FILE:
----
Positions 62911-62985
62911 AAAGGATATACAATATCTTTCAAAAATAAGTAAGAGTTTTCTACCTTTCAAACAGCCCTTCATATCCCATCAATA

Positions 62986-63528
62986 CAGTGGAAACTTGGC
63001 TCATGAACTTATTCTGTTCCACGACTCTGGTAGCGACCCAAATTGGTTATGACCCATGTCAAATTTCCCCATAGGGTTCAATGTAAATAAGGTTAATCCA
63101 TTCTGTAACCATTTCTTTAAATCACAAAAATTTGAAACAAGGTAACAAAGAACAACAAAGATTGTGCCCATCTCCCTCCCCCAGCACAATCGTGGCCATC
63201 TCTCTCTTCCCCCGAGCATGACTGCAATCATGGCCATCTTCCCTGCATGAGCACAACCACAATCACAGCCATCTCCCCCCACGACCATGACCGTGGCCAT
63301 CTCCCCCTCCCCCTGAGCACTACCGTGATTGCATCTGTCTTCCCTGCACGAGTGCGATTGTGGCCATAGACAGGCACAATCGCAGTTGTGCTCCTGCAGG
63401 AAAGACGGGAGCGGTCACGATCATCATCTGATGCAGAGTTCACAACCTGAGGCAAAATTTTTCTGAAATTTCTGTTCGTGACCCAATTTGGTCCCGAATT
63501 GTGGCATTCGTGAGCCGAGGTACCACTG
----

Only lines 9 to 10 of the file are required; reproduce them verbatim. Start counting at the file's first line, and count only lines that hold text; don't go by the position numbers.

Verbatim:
63401 AAAGACGGGAGCGGTCACGATCATCATCTGATGCAGAGTTCACAACCTGAGGCAAAATTTTTCTGAAATTTCTGTTCGTGACCCAATTTGGTCCCGAATT
63501 GTGGCATTCGTGAGCCGAGGTACCACTG